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Los Angeles Times

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“I have learned through the school of hard knocks from public records,” Kelly told reporters at the 2022 Data Fellowship.
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Reporters Tony Barboza and Anna Phillips take us behind the scenes of their yearlong investigation.
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An expert panel discusses the ongoing wave of attacks, as well as how the media can cover these issues with sensitivity and nuance.
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LA Times reporter Marissa Evans shares tips for mining public records — and you don’t have to be a geek to do it.
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As the amount of COVID-19 data grows, so do the coverage possibilities for reporters covering the pandemic.
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“If you don’t have the money to cover a deductible, your insurance in many ways feels like ‘uninsurance’ to you,” said KFF's Larry Levitt during our recent webinar on the soaring costs of job-based plans.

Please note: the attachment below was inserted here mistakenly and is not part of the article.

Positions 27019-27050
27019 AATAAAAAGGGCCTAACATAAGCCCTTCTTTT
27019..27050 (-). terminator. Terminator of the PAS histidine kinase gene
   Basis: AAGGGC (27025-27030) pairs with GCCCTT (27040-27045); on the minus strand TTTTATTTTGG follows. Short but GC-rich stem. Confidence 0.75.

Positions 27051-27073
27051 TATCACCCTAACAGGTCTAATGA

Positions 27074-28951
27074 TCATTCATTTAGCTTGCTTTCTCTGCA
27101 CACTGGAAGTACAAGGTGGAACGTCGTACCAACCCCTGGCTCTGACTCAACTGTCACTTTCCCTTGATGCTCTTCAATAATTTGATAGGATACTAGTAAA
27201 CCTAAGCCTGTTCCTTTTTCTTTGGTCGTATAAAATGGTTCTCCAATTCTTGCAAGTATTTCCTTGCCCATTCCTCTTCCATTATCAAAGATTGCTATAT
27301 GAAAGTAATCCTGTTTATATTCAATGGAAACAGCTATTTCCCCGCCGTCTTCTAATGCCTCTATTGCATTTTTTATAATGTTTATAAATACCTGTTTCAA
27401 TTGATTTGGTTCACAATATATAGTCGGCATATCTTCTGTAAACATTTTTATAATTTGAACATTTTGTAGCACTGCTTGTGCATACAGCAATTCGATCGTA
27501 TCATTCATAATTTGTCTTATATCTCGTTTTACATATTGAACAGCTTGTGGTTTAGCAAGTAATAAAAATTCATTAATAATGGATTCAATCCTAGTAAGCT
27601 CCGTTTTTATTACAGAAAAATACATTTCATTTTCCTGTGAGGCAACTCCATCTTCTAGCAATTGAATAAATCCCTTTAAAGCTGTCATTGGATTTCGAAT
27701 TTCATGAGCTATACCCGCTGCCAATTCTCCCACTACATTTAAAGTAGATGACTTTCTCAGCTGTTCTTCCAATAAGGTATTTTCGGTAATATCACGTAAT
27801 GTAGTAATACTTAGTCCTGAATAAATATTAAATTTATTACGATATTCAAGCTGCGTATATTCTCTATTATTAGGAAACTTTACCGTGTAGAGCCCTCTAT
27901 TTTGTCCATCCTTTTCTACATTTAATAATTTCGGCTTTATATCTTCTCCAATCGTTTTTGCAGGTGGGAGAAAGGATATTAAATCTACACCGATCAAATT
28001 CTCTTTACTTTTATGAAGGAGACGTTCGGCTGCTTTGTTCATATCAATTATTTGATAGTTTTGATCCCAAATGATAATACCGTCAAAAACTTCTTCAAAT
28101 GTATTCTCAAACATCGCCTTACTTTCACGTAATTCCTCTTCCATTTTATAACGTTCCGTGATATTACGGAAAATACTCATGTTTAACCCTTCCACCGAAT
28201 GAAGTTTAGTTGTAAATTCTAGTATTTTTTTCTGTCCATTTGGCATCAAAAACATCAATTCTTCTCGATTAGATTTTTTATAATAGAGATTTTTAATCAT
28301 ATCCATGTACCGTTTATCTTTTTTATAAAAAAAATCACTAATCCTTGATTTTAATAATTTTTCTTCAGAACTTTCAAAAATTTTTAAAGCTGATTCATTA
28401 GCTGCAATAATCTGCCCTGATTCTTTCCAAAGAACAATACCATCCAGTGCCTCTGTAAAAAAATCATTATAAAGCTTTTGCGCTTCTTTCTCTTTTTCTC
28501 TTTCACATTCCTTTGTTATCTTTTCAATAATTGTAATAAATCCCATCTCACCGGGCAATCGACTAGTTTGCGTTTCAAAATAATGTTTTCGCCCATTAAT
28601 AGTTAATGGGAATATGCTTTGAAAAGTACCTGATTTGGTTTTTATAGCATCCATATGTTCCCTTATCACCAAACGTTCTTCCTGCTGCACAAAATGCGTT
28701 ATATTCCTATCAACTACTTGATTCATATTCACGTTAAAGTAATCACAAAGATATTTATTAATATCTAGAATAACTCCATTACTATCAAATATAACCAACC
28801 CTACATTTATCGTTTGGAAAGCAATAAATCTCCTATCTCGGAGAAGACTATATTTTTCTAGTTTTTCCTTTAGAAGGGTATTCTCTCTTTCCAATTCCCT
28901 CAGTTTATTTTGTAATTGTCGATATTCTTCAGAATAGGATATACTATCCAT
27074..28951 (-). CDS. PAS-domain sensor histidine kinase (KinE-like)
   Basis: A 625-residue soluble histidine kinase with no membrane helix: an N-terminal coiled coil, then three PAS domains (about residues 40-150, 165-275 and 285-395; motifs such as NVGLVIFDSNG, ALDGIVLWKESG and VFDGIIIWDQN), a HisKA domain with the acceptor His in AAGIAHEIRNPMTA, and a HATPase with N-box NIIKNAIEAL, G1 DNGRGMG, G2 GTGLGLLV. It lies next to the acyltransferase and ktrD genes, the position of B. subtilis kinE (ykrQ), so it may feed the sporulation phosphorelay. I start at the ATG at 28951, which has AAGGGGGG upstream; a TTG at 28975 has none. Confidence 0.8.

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“I think one of the things that’s changing is the desire to let people see themselves in the data,” ProPublica's Charlie Ornstein told fellow journalists at the 2017 California Data Fellowship on Saturday.
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“What you’re hearing is that the pain killer problem has turned into a heroin problem,” Dr. Andrew Kolodny said. “That makes for a good story, but that isn’t really what’s going on.”
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“It’s nuts in Washington right now,” said Noam Levey of The Los Angeles Times. So, how does a local reporter tackle this huge national health policy story?
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I experienced a crushing failure as an investigative reporter that I hope none of you ever have to experience. But I learned some important lessons along the way, including the need to focus my questions, narrow the scope, and embrace imperfect data.

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